Mr Rakhmon was instrumental in the pro-Communist effort to remove Islamist rebels from Dushanbe in the early 1990s. He led troops from southern Kulob District and supported the intervention of forces from other former Soviet republics. After years of civil war and violence, some stability returned to Tajikistan.
The president is not known for tolerating dissent. His People's Democratic Party holds virtually all seats in parliament. Western observers said the 2005 legislative elections had failed to meet international standards.
Mr Rakhmon does retain substantial public support. Tajikistan is still very poor, but many people are thankful they no longer have to face the civil war of the 1990s which killed tens of thousands and caused more than 10% of the population to flee the country.
Mr Rakhmon was born in 1952. His surname was Rakhmonov until 2007 when he ordered his countrymen to drop Russian-style surnames, in a break with the nation's Soviet past. He removed the Russian suffix "-ov" from his surname, saying this made him sound more Tajik.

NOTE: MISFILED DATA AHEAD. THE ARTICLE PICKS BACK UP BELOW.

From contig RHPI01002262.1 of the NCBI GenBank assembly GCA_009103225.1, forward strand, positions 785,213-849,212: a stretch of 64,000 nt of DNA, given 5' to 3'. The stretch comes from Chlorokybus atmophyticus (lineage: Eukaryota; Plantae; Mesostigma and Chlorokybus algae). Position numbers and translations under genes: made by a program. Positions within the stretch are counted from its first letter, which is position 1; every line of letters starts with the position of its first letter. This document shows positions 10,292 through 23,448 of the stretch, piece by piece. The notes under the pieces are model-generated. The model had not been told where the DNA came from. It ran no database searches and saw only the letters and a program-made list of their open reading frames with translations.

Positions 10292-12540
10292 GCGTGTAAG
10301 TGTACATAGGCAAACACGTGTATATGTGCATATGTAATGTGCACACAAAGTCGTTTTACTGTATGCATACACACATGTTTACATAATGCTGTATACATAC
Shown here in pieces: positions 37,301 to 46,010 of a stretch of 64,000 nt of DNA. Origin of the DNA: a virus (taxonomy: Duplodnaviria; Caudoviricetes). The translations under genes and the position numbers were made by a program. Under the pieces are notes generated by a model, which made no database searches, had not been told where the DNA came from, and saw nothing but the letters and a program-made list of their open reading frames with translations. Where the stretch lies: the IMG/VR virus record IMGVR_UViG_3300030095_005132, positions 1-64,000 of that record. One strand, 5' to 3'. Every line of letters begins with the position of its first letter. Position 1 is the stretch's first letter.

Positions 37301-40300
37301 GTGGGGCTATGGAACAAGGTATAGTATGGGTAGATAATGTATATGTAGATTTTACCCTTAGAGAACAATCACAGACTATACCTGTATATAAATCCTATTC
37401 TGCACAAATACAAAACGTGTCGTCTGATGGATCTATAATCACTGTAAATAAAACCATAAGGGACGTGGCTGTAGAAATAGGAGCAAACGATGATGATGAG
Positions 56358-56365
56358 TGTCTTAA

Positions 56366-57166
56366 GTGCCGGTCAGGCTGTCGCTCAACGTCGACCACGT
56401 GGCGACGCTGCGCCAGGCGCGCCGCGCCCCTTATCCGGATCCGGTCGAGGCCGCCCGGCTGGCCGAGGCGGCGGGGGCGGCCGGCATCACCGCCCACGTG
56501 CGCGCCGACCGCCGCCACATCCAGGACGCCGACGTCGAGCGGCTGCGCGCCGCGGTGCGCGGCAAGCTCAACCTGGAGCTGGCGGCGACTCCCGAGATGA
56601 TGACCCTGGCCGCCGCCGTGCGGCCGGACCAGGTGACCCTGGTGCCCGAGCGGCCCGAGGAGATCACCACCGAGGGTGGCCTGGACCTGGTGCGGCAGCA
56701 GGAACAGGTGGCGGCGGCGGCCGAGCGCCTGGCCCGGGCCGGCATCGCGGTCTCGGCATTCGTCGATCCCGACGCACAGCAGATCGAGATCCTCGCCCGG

Television is the most-popular medium. Alongside the state broadcaster there are more than a dozen local and regional private TVs, most of them entertainment-based.
Russian and other foreign stations are carried via cable and satellite. But in remote and mountainous areas, viewing is restricted by limited power supplies.
There are more than 200 registered papers, but no dailies. Some titles are government-owned, and others are linked to political movements. Privately-owned papers have a very small readership.